Aldous Huxley’s 1932 novel “Brave New World” is back and more relevant than ever. The title alone is a meme for our genetically engineered, social media besotted society, where individuals speak as “avatars” and conversations between family members take place on a touch-screen keypad.
Ursula K. Le Guin, who knew her way around dystopia, writes in the essay “Huxley’s Bad Trip,” “Huxley was brilliant in his paradoxical depiction of a perfect heaven which is a perfect hell.”
Like another futuristic fable of the time — Herman Hesse’s “Steppenwolf,” in which citizens strive to stop the inexorable flow of technology by aiming pistols at drivers of automobiles — Huxley brings a mix of highbrow humor, stunning wordplay and science-fiction narrative decades before the term science-fiction was even coined.
The term “Brave New World” is probably as abused as any cliché in modern language. Take a look at today’s headlines — not just news, but sports and entertainment.
These are actual headlines from news sites around the world:
Forbes: “A brave new world of brand alignment.”
USA Today: ”Welcome to the brave new world of spirit-free drinks.”
And my favorite, from the Herald in Everett, Washington:
”It’s a brave new world for the Seahawks minus Earl Thomas.”
There are pages and pages more.
To be sure, many do take over from Huxley’s theme of genetics (“China’s Brave New World of Editing Human DNA,” as headlined in the Washington Post) and gene editing (“Brave New World of Editing Human DNA Starts in China,” Bloomberg News). All is geared for what Le Guin described as the planned and organized delivery of programmed, uniformed children living in a materialistic paradise, where nothing is lacking except “imagination, spontaneity and freedom.”
In Huxley’s brave new world, pregnancy and birth are mechanized and women are designed to provide the eggs for the next generation. Babies are “decanted” through the “Bokanovsky process” in bottling-rooms, assigned to ranks from the elite Alpha-Plus to the nearly subhuman Gamma-Minus.
Time is measured from the introduction of Henry Ford’s first Model-T, inspiring the supreme being known as “Ford.” Techniques to ensure uniformity of caste are gruesome precursors of the most selective genetic engineering. Unorthodoxy “strikes at Society itself.” (capitalization is Huxley’s).
Techniques like infant conditioning and narco-hypnosis are used, Huxley writes, as “instruments of government.” Control is maintained by “suggesting” people into loving their servitude, a technique as effective as “flogging them and kicking them into obedience.”
As an Alpha-plus, Huxley’s protagonist Bernard Marx (the name threw me for a loop) is predestined to a life of pleasure and privilege.
But he yearns to experience a world outside of the strictures of his world, “where every man, woman and child” is compelled to consume so much a year in the interests of industry.
“One of these days,” he is warned, “you’ll get into trouble.”
To overcome his angst, friends urge him to a take a “gramme of soma,” a sedative that quickly submerges those who take it into a pleasant “holiday from reality, and come back without so much as a headache or a mythology.”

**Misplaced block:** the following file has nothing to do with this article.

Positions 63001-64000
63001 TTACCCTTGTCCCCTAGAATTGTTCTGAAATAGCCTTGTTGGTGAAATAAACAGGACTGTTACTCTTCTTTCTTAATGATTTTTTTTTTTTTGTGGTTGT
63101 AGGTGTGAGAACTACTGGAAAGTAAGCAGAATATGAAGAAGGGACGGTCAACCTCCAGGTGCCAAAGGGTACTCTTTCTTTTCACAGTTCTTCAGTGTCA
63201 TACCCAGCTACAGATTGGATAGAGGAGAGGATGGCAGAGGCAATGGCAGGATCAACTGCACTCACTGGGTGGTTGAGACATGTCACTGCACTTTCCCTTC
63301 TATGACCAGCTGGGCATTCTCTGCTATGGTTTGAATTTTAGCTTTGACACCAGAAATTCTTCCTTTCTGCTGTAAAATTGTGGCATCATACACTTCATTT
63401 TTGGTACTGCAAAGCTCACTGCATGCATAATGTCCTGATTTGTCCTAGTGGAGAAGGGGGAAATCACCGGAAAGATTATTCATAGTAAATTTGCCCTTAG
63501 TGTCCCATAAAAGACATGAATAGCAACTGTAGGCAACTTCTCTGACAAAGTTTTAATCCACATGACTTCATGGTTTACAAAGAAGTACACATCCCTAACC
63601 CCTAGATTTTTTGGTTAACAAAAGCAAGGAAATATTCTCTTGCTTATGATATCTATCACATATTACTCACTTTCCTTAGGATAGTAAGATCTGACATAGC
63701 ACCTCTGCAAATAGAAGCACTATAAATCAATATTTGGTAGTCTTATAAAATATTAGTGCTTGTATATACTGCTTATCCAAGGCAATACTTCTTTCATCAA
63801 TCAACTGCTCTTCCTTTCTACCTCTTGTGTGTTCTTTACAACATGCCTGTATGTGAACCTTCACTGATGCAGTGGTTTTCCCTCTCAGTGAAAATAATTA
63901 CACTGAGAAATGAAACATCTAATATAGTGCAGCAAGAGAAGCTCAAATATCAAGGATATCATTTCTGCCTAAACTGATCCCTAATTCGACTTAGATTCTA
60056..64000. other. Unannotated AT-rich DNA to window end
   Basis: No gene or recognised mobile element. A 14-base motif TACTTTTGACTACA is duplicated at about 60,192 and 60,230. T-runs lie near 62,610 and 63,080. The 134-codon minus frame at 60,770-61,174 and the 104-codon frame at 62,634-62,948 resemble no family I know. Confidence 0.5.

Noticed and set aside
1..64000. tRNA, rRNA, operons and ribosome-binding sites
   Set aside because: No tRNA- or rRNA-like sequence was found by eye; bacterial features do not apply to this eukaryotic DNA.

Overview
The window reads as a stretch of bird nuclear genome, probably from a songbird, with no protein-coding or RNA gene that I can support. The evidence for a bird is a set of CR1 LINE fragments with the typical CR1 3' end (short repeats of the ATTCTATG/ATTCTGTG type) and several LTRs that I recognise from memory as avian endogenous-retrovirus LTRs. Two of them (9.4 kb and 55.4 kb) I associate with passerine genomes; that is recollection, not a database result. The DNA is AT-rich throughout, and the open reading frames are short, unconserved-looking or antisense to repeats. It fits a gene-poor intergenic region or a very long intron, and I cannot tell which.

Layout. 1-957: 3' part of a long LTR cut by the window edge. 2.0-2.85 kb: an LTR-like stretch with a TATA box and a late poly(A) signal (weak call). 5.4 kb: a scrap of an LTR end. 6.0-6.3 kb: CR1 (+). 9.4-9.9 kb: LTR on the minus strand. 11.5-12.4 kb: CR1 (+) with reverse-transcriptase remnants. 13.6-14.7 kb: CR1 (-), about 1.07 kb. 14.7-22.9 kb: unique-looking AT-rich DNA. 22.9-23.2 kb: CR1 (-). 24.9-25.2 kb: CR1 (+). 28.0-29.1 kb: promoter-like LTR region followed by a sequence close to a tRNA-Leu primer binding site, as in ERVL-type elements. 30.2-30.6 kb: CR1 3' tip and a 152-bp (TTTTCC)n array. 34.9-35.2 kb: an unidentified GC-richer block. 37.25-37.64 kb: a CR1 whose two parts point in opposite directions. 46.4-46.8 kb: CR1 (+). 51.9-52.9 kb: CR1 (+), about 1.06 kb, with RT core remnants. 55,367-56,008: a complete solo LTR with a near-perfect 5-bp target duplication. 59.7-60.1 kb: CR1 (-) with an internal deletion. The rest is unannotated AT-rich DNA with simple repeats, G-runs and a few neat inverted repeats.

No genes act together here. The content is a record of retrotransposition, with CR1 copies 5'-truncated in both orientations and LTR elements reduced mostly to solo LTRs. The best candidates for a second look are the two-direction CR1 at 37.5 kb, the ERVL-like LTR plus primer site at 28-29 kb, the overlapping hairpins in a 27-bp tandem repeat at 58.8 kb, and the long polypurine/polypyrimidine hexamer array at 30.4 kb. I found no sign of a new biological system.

But the character’s stubborn quest — or is it simple curiosity? — takes him to the “reservation” in New Mexico where he encounters a “savage” named John living a pre-civilization lifestyle, isolated in the desert outside the purview of the new world and its cookie-cutter genetics. John is recruited for a debut in the Brave New World, cast as a sideshow freak.
In that realm the savage is something of a media idol — shades of Andy Warhol’s “15 minutes” — sought after by the new world’s elite as a relic of a time go. Once inside the civilized world, there is no retreat — culminating in a violent orgy of frenzied crowd-lust as insidiously violent as the simmering mob in Shirley Jackson’s short story, “The Lottery.”
Le Guin, the Cannon Beach resident who died in 2017 and left a legacy of work thematically linked to the concept of freedom versus societal groupthink, wrote that Huxley was speaking of his novel not only as a cautionary tale, “but as describing nascent reality.”
Huxley’s vision predates brainwashing, operant conditioning, subliminal seduction, verbal cues and repetitions by decades — now all part of our daily world as we turn on the television or radio, along with the use of psychotropic drugs and narcotics from Prozac to Zoloft. “A masterpiece in the age of anxiety,” Le Guin concludes.
Writing his retrospective “Brave New World Revisited,” an extended essay published in 1958, Huxley gives this reflection: “At this point we find ourselves confronted by a very disquieting question. Do we really wish to act upon our knowledge? Does a majority of the population think it worthwhile to take a great deal of trouble, in order to halt, and if possible, reverse the current drift toward totalitarian control?”
The Columbia Journalism Review recently warned of a “brave new world” of the rich and powerful who can afford to “bankroll their own personal Pravdas.”
Sober thoughts for a new year as we stand at a national launchpad of uncertainty.
Huxley’s own prescriptive offers promise. “We can be educated for freedom. Much better than we are educated at present.”